South Tyneside Council
Type
Type
History
Founded1 April 1974
Leadership
Pat Hay,
Labour
since 18 May 2021
Tracey Dixon,
Labour
since 14 January 2021
Jonathan Tew
since August 2021
Structure
Seats54 councillors
Political groups
Administration
  Labour (38)
Other parties
  Green (9)
  Conservative (1)
  Independent (6)
Elections
Last election
4 May 2023
Next election
2024
Meeting place
South Shields Town Hall
Website
www.southtyneside.gov.uk

South Tyneside Council is the local authority of South Tyneside in Tyne and Wear, North East England. It is a metropolitan borough council, one of five in Tyne and Wear and one of 36 in the metropolitan counties of England. It provides the majority of local government services in South Tyneside.

History

South Tyneside was created on 1 April 1974 under the Local Government Act 1972 as a metropolitan district within the new county of Tyne and Wear. The new district covered the area of four former districts, which were all abolished at the same time:[1]

Boldon, Hebburn and Jarrow had been lower-tier authorities subordinate to Durham County Council prior to the reforms. South Shields had been a self-governing county borough. The new district was named "South Tyneside" reflecting its position both relative to the River Tyne and within the Tyneside conurbation.[2] The new district was awarded borough status from its creation, allowing the chair of the council to take the title of mayor.[3]

Between 1974 and 1986 the council formed the lower tier of local government, with Tyne and Wear County Council providing county-level services to the area. The county council was abolished in 1986 under the Local Government Act 1985, since when South Tyneside Council has been responsible for all local government services.[4]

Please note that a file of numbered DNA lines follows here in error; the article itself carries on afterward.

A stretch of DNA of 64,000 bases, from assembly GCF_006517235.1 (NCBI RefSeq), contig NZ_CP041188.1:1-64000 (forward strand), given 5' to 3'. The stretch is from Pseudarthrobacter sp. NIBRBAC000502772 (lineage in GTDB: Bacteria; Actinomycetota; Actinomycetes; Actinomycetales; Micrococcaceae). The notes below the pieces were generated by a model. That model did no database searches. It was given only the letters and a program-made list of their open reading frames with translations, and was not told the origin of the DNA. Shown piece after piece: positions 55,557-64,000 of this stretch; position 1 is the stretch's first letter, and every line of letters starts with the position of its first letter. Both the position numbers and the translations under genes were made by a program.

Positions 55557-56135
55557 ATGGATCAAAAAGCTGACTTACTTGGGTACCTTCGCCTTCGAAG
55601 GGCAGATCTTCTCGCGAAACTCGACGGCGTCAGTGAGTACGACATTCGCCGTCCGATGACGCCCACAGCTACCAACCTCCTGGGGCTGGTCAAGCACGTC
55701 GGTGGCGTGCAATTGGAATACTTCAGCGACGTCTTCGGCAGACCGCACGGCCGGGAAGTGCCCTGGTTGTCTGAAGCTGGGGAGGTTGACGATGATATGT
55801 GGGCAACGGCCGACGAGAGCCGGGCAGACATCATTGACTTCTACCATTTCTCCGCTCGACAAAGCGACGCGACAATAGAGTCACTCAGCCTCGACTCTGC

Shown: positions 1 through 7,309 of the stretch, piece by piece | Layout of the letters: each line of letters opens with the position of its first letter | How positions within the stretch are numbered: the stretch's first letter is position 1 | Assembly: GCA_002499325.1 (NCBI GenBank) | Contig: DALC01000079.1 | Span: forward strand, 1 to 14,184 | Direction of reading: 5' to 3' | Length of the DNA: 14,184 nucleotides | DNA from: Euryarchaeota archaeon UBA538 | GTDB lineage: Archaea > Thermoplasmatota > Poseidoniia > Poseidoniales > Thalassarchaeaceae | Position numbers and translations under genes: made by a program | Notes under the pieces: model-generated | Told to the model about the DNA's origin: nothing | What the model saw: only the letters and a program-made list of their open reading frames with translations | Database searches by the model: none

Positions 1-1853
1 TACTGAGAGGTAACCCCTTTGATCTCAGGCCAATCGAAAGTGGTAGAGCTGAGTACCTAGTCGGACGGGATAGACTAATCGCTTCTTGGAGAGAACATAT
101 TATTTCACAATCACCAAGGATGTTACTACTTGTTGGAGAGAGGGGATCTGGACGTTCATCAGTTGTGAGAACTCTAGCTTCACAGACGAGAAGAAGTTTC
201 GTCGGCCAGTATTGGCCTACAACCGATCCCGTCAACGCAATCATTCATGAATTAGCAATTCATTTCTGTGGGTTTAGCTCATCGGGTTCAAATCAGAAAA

The council has been a constituent member of the North East Combined Authority since 2014.

Political control

The council has been under Labour majority control since 1979.

The first election to the council was held in 1973, initially operating as a shadow authority before coming into its powers on 1 April 1974. Political control of the council since 1974 has been held by the following parties:[5][6]

Party in control Years
Labour 1974–1978
No overall control 1978–1979
Labour 1979–present

Leadership

The role of mayor is largely ceremonial in South Tyneside. Political leadership is provided by the leader of the council. The leaders since 1997 have been:[7]

Councillor Party From To
Paul Waggott[8] Labour 1997 4 May 2008
Iain Malcolm[9] Labour 13 May 2008 17 Nov 2020
Tracey Dixon Labour 14 Jan 2021

Elections

See also: South Tyneside Council elections

Since the last boundary changes in 2004, the council has comprised 54 councillors representing 18 wards, with each ward electing three councillors. Elections are held three years out of every four, with a third of the council elected each time.[10]

References

  1. ^ "Local Government Act 1972", legislation.gov.uk, The National Archives, 1972 c. 70, retrieved 15 June 2023 Schedule 1, Part 1
  2. ^ "The Metropolitan Districts (Names) Order 1973", legislation.gov.uk, The National Archives, SI 1973/173, retrieved 15 June 2023
  3. ^ "District Councils and Boroughs". Parliamentary Debates (Hansard). 28 March 1974. Retrieved 16 January 2012.
  4. ^ "Local Government Act 1985", legislation.gov.uk, The National Archives, 1985 c. 51, retrieved 15 June 2023
  5. ^ "Compositions calculator". The Elections Centre. Retrieved 10 August 2022.
  6. ^ "South Tyneside". BBC News Online. 19 April 2008. Retrieved 23 September 2009.
  7. ^ "Council minutes". South Tyneside Council. Retrieved 14 August 2022.
  8. ^ Ford, Coreena (14 September 2008). "Row over council leader's £50-a-head farewell party". Chronicle Live. Retrieved 14 August 2022.
  9. ^ Dickinson, Katie (17 November 2020). "South Tyneside Council leader Iain Malcolm steps down as councillor and quits the Labour party". Chronicle Live. Retrieved 14 August 2022.
  10. ^ "The Borough of South Tyneside (Electoral Changes) Order 2004", legislation.gov.uk, The National Archives, SI 2004/358, retrieved 15 June 2023